By Kofi Takyi Asante
I dreamt a dream. In the dream, I sat on a bench at the OPD. I was sitting among a small crowd of patients waiting to see the doctor. I didn’t know what day of the week it was. I didn’t know which doctor I’m going to see. Neither did I know the ailment for which I was going to seek medication; indeed, I had no idea why I sat there in the first place. Yet, I sat there. I sat waiting, waiting, waiting expectantly.
A minor commotion at the doorway caught my attention. They were pushing a man on a stretcher through the crowd at the doorway. As they rushed past us, I rose to catch a glimpse. I looked down on the bloody man twitching on the stretcher and I started: it was I! But I wasn’t alarmed to the point of stupefaction, and the initial jolt soon wore off.
I joined them to push the trolley I was lying on. I don’t know why I decided to assist the hospital staff. We transported me into one of the operation rooms. Although I knew absolutely nothing about medicine, I got a vague sense that I should guide these medical staff. So I directed them to place me on the surgical table. After all the others have put on their surgical gowns, I also dashed to the dressing room and emerged in a green gown and face mask. I walked into the surgery room with my left hand gloved. I stood among the medical team and put my right hand in the other glove. All was ready for the surgery!
I watched silently as the theatre attendants fixed the drips and brought out and arranged the surgical instruments. Then they all started staring at me; quietly, intensely, as if to say, ‘Do your work!’
I got their message! I picked a scalpel and moved closer to the table. They crowded around me. I looked down at me, lying there under the lights of the operating room. They had cleaned my bloody body. The chloroform mask was still over my nose. I lay there, as one in sleep. I made my first incision as gingerly as I would pick up a sleeping baby. I slowly dragged the surgical knife, still in the flesh, to create a little rift in the flesh. Then I slowly pulled out a damaged tissue. I made another incision, carefully, as though the life sustaining silver cord was under the very skin.
I looked at the attendants and in their eyes, I read disapproval at my slow pace. But I still continued at the same pace. I picked out another tissue. The third incision I made was a long and deep one and I might have taken about ten minutes making it. Maybe they felt the pain vicariously or else I might have pushed their patience to its limit, for they grunted and mumbled inaudible sounds of discontent. I probed into the incision and cut out some flesh. Their throats thundered. A vein snapped and blood squirted out. An attendant yelled. Another shrieked. The ensuing protestation was rapid and unexpected. It was tumultuous. Some grabbed steel instruments and struck them against metal surfaces. Loud angry voices filled the air. A number of the attendants rushed at me, one brandishing a large syringe. Just at this point, the door gave way and people gushed into the surgical room, shouting.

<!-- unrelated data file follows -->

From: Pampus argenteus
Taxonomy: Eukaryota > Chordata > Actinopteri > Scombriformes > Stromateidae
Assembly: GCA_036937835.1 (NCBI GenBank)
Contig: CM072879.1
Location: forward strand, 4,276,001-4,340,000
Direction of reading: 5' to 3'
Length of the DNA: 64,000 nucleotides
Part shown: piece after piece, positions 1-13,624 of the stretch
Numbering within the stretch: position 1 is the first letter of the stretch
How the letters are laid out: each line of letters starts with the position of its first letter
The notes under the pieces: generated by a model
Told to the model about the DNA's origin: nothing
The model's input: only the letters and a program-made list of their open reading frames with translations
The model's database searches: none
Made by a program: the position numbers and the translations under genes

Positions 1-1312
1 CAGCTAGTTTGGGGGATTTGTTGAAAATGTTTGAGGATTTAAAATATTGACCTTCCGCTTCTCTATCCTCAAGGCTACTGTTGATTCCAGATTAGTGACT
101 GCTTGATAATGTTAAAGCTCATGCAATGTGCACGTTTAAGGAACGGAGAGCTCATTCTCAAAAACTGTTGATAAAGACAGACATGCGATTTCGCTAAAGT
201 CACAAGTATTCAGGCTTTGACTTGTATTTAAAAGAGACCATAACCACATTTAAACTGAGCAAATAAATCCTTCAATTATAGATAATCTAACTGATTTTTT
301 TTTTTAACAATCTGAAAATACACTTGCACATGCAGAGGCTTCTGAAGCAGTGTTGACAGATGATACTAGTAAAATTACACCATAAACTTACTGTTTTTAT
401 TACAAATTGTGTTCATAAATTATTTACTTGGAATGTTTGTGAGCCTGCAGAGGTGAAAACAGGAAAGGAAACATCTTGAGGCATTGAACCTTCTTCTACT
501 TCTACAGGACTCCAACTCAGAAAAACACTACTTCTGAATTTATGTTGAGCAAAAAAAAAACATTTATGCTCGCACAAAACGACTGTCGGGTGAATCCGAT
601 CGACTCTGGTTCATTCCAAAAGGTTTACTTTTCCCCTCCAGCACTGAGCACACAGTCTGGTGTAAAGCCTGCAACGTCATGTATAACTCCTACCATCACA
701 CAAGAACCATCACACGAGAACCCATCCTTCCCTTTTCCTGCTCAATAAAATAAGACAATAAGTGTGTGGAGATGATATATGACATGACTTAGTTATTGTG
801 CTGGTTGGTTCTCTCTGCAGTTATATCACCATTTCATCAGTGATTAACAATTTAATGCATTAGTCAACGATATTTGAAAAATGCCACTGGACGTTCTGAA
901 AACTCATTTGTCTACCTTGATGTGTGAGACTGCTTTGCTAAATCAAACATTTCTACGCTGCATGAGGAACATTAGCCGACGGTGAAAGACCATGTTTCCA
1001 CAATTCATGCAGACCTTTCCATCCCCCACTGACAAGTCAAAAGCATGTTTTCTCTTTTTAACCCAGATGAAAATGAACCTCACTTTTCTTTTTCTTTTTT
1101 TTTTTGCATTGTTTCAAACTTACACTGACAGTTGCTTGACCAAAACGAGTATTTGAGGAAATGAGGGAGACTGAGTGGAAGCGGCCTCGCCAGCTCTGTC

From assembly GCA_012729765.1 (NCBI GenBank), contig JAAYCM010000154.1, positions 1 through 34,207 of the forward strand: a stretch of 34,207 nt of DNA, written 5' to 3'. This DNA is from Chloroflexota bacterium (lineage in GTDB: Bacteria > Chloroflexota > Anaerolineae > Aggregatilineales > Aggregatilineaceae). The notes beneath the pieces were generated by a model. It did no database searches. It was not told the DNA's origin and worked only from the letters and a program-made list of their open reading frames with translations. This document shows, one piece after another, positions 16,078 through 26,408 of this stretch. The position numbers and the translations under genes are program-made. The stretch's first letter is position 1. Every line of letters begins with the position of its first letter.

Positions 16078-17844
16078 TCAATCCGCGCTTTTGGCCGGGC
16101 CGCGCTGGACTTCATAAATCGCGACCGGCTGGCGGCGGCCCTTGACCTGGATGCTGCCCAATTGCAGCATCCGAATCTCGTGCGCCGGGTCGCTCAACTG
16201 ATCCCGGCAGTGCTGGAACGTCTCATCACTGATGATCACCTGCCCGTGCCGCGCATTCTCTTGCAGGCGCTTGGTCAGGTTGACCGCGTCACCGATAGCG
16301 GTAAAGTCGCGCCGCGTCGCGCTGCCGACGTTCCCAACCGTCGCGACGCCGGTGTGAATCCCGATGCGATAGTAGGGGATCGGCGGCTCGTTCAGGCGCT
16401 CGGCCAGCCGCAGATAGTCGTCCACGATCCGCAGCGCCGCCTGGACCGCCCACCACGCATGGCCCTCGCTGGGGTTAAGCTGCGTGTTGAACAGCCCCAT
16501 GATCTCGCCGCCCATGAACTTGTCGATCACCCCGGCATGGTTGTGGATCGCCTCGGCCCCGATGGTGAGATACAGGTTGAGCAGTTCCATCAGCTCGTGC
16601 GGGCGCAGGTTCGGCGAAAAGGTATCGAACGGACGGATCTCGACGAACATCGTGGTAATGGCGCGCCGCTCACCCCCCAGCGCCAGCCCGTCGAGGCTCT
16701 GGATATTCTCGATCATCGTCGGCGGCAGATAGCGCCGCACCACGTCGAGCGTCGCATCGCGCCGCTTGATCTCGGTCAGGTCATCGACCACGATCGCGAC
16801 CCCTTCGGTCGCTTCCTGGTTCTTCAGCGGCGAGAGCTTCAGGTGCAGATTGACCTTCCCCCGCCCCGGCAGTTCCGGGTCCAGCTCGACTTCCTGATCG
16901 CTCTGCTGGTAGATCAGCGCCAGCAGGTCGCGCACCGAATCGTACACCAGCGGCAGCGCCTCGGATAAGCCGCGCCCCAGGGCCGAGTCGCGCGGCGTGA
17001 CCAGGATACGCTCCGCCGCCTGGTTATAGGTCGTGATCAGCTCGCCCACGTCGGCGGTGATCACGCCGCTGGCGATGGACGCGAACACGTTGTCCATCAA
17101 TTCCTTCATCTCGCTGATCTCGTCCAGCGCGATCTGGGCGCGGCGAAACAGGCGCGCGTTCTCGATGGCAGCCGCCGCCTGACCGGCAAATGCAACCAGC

There was now a confusion of voices. The voices remained loud, but the emotions in them changed, slowly. They changed from anger to concern to sorrow. I was now totally perturbed. I couldn’t tell why they were now wailing. The noise coming from the attendants striking objects against metal surfaces grew louder. It was absolute anarchy in the surgical room!
I stood silent, still, as if thunderstruck, watching what was happening. The bedlam was unbearable. It rose above the wailing and the general commotion in the room until I felt my nerves firing dangerously away…
* * *
I am jolted from the dream at the sound of men hammering nails into my coffin. Soon, they finish driving in the nails through the lid and the coffin is shut tight. I have been laid in state, in the large hall of my house. The wailings from mourners outside is loud indeed! The lid of the coffin is made of glass. I look at the mourners through the glass on the coffin; the mourners look back at me through the glass on the coffin.
‘He seems to be only asleep, he seems to be merely asleep; asleep and not dead! He looks like he’ll wake up at any instant, at this very instant,’ a mourner sobs and bursts into a dirge which gets everyone weeping again.
As I watch, I see many relatives and friends who cannot control the tears. Some are fighting hard to hold it back and others to produce it. One of them comes in from the backyard, where she has peeled onions under her nose. She comes in with tears rolling down her face and her nose running. She comes in wailing, sobbing, screaming and losing her voice. She bursts into the room like a rushing wind and crashes heavily on my casket. She is dragged off. She howls, laments and will not be comforted. She kicks and screams; she squirms and turns; she asks to be left alone; she wants to go with me to my grave. Her piercing screams soon bring people rushing into the room.